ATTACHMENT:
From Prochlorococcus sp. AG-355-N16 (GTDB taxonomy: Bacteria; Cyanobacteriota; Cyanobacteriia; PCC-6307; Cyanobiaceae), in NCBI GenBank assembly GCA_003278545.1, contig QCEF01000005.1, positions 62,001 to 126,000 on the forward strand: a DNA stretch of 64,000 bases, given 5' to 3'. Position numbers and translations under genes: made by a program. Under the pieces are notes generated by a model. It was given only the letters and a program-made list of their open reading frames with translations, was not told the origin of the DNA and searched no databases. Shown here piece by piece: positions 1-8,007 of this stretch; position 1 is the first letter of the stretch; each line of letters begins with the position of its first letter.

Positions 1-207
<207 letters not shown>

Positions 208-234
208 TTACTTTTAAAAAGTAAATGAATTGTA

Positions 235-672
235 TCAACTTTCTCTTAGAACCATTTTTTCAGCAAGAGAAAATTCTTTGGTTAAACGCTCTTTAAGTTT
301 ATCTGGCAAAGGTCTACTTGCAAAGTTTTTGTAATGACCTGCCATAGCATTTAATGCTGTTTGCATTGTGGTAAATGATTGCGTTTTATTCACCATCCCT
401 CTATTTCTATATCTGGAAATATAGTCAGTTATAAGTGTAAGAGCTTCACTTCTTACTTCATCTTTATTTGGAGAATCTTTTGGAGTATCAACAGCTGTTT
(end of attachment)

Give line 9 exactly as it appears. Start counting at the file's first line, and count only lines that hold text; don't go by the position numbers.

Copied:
401 CTATTTCTATATCTGGAAATATAGTCAGTTATAAGTGTAAGAGCTTCACTTCTTACTTCATCTTTATTTGGAGAATCTTTTGGAGTATCAACAGCTGTTT